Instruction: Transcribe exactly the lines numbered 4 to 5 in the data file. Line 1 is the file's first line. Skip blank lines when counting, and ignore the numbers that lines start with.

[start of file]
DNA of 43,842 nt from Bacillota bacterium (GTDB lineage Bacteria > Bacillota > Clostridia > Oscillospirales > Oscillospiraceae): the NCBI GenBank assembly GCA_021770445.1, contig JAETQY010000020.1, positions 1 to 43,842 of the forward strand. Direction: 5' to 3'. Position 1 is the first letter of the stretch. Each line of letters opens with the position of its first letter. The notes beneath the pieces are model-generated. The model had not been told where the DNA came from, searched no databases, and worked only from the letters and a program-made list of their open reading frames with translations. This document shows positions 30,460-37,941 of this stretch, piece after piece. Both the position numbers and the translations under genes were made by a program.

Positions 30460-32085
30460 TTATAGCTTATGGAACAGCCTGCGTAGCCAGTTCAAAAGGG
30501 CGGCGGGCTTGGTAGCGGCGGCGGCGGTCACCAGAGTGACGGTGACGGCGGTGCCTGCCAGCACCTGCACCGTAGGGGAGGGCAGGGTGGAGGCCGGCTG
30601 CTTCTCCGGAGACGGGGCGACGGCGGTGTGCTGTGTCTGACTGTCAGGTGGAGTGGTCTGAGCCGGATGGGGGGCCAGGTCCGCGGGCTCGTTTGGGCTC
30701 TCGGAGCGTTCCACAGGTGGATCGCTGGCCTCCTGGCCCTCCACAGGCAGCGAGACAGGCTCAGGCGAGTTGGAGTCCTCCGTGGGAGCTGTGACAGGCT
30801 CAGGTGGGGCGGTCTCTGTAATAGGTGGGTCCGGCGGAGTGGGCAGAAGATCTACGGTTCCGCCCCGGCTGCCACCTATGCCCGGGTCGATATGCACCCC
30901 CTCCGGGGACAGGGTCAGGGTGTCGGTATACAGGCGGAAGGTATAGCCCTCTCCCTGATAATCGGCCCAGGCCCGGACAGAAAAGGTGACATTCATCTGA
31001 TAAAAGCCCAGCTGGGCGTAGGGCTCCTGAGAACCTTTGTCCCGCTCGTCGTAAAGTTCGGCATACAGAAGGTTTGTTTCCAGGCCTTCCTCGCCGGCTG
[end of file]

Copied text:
30501 CGGCGGGCTTGGTAGCGGCGGCGGCGGTCACCAGAGTGACGGTGACGGCGGTGCCTGCCAGCACCTGCACCGTAGGGGAGGGCAGGGTGGAGGCCGGCTG
30601 CTTCTCCGGAGACGGGGCGACGGCGGTGTGCTGTGTCTGACTGTCAGGTGGAGTGGTCTGAGCCGGATGGGGGGCCAGGTCCGCGGGCTCGTTTGGGCTC